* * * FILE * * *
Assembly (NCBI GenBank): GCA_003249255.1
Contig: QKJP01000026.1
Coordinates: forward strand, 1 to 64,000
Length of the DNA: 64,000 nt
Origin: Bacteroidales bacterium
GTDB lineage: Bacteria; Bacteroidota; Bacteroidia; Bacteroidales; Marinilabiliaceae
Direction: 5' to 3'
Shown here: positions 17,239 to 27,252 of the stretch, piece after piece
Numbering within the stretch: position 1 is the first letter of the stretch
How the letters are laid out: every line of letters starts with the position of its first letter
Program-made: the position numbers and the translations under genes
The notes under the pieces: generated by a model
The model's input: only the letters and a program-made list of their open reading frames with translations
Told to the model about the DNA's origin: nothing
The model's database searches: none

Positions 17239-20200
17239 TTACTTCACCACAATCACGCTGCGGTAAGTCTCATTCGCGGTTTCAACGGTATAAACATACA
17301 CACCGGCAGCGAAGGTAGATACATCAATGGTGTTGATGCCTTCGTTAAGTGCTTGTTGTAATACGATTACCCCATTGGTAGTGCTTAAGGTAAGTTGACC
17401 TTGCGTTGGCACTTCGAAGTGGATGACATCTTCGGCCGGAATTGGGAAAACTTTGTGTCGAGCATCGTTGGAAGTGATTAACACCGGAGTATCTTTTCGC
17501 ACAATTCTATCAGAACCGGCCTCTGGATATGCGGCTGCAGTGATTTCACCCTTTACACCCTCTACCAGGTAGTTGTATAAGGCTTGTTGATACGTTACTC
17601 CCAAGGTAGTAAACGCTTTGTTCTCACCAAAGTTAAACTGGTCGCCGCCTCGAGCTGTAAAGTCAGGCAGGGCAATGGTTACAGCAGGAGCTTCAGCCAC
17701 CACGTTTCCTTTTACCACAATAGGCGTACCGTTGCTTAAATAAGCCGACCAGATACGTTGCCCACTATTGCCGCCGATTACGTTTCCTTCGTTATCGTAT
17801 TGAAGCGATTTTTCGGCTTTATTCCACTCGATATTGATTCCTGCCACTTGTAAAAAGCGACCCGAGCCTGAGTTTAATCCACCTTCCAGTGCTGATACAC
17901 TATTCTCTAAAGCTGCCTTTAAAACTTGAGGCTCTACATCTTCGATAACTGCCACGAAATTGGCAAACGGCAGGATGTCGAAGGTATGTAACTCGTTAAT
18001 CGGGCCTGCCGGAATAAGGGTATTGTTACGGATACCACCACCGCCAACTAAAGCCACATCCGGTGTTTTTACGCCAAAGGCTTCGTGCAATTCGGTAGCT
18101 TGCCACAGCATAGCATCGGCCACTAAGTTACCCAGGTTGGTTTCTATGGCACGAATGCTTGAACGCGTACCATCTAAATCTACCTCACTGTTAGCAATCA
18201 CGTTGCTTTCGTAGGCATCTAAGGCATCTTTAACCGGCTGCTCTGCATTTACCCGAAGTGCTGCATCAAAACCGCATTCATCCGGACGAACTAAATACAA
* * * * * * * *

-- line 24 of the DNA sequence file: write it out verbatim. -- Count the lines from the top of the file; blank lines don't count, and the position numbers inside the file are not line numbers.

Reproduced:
17901 TATTCTCTAAAGCTGCCTTTAAAACTTGAGGCTCTACATCTTCGATAACTGCCACGAAATTGGCAAACGGCAGGATGTCGAAGGTATGTAACTCGTTAAT